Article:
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Getting scientific at the ADA

GPR

Dental residents performed a depth-of-cure test to check the ability of the curing unit to properly cure a dental polymer during their visit to the ADA.It was stressed that proper curing requires a sufficient amount of light energy deposited on the dental polymer at the correct wavelength.

Eight residents from the GPR program at the Advocate Illinois Masonic participated in an interactive session Thursday at the ADA Headquarters.

Dr Spiro Megremis, director of Research & Evaluation at the Science Institute, presented on dental curing lights, dental radiometers, dental hand pieces, and what clinicians need to know to optimize the use of these instruments. In addition, Dr. Sharon Tracy, Center for Evidence Based Dentistry assistant director, talked about the importance of evidence-based dentistry and resources available for dentists on ebd.ada.org.  Following the scientific  presentation, the residents toured the building and learned about ADA resources and benefits for new dentists. See photos below.

What has been your favorite field trip as a student or dentist? Contact us at newdentist@ada.org or post a comment here.

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Dr. Anthony Okoli participates in a hands-on lesson about factors influencing the effective use of dental curing units at the ADA headquarters. Proper positioning of the curing unit over the restoration and looking at the restoration while curing, with the use of protective “blue blocking” eye wear, were also stressed during the gathering.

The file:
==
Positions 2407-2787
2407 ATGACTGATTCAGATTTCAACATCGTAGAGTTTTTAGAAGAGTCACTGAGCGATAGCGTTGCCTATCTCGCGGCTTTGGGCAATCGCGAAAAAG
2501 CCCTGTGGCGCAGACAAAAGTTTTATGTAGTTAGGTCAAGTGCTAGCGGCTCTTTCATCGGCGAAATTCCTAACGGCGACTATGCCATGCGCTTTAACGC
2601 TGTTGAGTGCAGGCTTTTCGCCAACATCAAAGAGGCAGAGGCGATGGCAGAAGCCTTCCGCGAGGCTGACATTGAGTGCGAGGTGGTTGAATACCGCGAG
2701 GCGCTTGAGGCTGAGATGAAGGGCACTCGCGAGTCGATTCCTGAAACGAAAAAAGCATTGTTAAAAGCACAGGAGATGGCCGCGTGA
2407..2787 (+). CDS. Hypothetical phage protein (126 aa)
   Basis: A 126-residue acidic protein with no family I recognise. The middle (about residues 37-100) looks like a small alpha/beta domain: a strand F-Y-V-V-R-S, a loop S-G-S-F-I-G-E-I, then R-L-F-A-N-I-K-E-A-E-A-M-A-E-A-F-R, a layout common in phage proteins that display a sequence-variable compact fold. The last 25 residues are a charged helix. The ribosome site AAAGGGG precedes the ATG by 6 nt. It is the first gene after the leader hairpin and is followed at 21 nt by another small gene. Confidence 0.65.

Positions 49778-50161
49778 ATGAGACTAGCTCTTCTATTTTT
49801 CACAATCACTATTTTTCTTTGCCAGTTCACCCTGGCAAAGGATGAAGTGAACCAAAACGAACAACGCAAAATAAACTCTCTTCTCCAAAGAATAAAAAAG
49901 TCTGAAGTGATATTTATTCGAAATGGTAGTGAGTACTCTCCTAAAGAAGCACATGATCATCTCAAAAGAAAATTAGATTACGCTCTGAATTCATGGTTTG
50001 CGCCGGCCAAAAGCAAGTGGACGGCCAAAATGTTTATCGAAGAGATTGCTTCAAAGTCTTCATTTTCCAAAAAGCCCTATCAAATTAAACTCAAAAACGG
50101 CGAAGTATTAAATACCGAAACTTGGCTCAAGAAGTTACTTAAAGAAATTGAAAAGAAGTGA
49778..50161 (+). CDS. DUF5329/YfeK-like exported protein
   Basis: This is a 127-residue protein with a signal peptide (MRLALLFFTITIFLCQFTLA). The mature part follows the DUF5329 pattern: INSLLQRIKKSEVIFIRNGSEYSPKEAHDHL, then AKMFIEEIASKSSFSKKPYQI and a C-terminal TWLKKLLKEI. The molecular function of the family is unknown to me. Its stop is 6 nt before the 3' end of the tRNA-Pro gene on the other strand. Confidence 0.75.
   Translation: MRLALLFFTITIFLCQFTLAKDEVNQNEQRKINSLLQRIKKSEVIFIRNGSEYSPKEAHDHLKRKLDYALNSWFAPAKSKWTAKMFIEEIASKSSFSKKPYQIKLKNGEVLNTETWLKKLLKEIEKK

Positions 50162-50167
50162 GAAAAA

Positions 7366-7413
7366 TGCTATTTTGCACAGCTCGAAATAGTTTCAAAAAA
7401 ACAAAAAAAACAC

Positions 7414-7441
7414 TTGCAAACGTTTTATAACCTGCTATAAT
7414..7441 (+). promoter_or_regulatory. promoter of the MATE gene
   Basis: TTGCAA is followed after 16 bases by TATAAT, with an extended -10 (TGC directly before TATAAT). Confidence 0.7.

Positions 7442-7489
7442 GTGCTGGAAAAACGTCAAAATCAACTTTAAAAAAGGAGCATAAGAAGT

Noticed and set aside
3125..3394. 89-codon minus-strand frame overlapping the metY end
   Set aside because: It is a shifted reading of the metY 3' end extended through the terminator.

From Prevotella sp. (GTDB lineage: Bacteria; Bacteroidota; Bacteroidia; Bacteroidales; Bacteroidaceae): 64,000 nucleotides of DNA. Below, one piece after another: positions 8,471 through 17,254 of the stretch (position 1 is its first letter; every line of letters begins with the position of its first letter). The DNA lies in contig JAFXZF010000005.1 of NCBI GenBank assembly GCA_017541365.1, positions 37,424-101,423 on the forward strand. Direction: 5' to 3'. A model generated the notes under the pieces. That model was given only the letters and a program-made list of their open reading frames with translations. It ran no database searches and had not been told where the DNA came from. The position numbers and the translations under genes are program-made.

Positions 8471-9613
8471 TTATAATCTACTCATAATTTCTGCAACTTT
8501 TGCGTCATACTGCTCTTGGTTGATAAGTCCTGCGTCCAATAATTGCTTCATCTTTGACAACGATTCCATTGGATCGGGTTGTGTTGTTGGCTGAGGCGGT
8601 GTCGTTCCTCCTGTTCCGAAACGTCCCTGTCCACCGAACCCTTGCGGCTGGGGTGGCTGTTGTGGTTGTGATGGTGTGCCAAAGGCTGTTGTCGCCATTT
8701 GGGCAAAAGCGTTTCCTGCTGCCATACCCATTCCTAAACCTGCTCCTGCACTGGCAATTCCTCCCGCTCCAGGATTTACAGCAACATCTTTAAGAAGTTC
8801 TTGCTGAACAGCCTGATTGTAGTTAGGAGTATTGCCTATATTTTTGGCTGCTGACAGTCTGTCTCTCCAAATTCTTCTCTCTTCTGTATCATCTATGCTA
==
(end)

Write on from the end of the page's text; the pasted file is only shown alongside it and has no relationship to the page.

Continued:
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Drs. Rachel Zurek, left, and Ashley Ginsberg listen to ADA laboratory staff.

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Drs. Noelle Rose and Nadir Elias listen to ADA staff talk about the Professional Product Review resources available from ADA.

 

 

UCSF dental student receives Zuckerman Fellowship

San Francisco — University of California San Francisco dental student Jean Marie Calvo was selected for the Zuckerman Fellows program, which will financially support her to pursue a Master of Public Health degree from Harvard’s School of Public Health.

Ms. Calvo

Ms. Calvo

“If I’m going to be a dentist who wants to make a difference, I wanted the (MPH) degree to help me get more people access to care,” Ms. Calvo said. “I want to make a larger impact in improving public health.”